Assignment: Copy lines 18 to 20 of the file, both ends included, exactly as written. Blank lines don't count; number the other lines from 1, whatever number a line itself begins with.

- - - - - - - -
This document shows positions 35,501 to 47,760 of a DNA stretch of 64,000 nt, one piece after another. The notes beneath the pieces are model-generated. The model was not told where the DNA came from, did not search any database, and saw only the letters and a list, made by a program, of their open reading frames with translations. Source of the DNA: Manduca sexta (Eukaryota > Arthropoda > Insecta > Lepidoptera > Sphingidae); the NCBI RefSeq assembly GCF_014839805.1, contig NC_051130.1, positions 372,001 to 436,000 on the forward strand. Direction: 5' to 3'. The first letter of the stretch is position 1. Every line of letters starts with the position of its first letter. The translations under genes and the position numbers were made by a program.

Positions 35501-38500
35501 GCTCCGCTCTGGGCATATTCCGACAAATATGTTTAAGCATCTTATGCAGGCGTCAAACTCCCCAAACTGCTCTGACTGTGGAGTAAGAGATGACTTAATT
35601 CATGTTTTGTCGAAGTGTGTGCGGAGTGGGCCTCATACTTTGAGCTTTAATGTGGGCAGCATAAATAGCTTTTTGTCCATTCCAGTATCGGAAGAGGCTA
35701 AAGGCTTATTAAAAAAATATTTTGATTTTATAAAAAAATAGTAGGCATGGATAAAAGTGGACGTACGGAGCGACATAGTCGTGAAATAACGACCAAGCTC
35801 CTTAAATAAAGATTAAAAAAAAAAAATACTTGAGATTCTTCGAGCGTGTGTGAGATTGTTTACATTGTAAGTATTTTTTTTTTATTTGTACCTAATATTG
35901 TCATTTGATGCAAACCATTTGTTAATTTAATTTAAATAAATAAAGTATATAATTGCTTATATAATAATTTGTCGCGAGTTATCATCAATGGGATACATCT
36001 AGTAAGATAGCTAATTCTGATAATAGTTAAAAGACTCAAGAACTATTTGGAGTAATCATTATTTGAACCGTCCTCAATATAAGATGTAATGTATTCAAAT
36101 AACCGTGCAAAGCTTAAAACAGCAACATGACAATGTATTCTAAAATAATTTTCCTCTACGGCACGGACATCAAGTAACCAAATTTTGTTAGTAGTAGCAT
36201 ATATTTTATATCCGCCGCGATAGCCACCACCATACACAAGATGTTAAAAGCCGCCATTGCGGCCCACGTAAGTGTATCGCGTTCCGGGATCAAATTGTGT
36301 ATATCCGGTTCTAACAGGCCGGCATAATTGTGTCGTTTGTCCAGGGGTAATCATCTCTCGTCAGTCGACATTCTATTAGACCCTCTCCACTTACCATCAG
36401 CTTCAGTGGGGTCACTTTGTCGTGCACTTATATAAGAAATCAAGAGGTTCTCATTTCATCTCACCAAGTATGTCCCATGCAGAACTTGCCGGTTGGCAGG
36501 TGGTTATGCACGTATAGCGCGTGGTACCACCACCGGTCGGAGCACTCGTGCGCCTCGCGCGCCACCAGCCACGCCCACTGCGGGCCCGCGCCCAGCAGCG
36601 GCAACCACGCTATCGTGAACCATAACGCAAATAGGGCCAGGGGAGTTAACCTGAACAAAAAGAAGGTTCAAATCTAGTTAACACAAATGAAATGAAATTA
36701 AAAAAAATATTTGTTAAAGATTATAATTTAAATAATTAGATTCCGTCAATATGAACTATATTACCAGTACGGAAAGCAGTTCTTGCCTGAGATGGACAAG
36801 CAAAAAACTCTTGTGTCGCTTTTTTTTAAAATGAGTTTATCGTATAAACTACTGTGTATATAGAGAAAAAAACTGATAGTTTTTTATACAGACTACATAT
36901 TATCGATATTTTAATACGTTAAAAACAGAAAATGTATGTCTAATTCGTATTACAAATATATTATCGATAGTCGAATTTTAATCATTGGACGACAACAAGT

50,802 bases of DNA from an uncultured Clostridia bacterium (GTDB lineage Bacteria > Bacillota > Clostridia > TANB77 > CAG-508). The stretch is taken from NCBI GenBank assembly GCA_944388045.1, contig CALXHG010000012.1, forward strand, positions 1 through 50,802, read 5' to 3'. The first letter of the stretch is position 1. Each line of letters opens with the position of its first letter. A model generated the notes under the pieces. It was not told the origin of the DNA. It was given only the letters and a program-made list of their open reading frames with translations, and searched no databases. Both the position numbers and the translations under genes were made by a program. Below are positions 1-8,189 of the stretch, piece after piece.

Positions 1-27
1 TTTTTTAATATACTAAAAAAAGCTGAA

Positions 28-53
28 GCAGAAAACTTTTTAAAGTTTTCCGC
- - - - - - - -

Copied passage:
50,802 bases of DNA from an uncultured Clostridia bacterium (GTDB lineage Bacteria > Bacillota > Clostridia > TANB77 > CAG-508). The stretch is taken from NCBI GenBank assembly GCA_944388045.1, contig CALXHG010000012.1, forward strand, positions 1 through 50,802, read 5' to 3'. The first letter of the stretch is position 1. Each line of letters opens with the position of its first letter. A model generated the notes under the pieces. It was not told the origin of the DNA. It was given only the letters and a program-made list of their open reading frames with translations, and searched no databases. Both the position numbers and the translations under genes were made by a program. Below are positions 1-8,189 of the stretch, piece after piece.

Positions 1-27
1 TTTTTTAATATACTAAAAAAAGCTGAA